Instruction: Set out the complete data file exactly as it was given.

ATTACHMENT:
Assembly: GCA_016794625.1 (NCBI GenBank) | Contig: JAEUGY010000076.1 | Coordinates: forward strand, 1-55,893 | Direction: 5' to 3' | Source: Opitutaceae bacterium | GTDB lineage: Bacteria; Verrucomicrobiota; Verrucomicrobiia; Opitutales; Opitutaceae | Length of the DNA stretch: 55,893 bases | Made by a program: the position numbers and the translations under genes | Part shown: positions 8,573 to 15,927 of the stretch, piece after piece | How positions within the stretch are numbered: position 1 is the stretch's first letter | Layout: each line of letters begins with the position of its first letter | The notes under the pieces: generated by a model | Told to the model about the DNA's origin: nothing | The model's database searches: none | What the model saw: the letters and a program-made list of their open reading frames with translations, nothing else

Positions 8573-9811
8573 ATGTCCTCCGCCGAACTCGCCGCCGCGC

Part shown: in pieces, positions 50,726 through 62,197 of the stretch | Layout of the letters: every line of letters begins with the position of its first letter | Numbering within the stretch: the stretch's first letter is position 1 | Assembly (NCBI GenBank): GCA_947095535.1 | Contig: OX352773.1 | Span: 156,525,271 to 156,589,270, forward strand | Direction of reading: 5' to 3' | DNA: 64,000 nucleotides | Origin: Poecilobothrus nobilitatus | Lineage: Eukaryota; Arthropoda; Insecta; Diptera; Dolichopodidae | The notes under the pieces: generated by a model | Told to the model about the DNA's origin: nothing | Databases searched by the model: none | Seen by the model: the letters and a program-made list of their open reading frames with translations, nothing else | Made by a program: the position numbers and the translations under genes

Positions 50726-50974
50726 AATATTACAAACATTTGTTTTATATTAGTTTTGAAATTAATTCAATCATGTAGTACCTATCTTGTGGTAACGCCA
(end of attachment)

Assembly: GCA_016794625.1 (NCBI GenBank) | Contig: JAEUGY010000076.1 | Coordinates: forward strand, 1-55,893 | Direction: 5' to 3' | Source: Opitutaceae bacterium | GTDB lineage: Bacteria; Verrucomicrobiota; Verrucomicrobiia; Opitutales; Opitutaceae | Length of the DNA stretch: 55,893 bases | Made by a program: the position numbers and the translations under genes | Part shown: positions 8,573 to 15,927 of the stretch, piece after piece | How positions within the stretch are numbered: position 1 is the stretch's first letter | Layout: each line of letters begins with the position of its first letter | The notes under the pieces: generated by a model | Told to the model about the DNA's origin: nothing | The model's database searches: none | What the model saw: the letters and a program-made list of their open reading frames with translations, nothing else

Positions 8573-9811
8573 ATGTCCTCCGCCGAACTCGCCGCCGCGC

Part shown: in pieces, positions 50,726 through 62,197 of the stretch | Layout of the letters: every line of letters begins with the position of its first letter | Numbering within the stretch: the stretch's first letter is position 1 | Assembly (NCBI GenBank): GCA_947095535.1 | Contig: OX352773.1 | Span: 156,525,271 to 156,589,270, forward strand | Direction of reading: 5' to 3' | DNA: 64,000 nucleotides | Origin: Poecilobothrus nobilitatus | Lineage: Eukaryota; Arthropoda; Insecta; Diptera; Dolichopodidae | The notes under the pieces: generated by a model | Told to the model about the DNA's origin: nothing | Databases searched by the model: none | Seen by the model: the letters and a program-made list of their open reading frames with translations, nothing else | Made by a program: the position numbers and the translations under genes

Positions 50726-50974
50726 AATATTACAAACATTTGTTTTATATTAGTTTTGAAATTAATTCAATCATGTAGTACCTATCTTGTGGTAACGCCA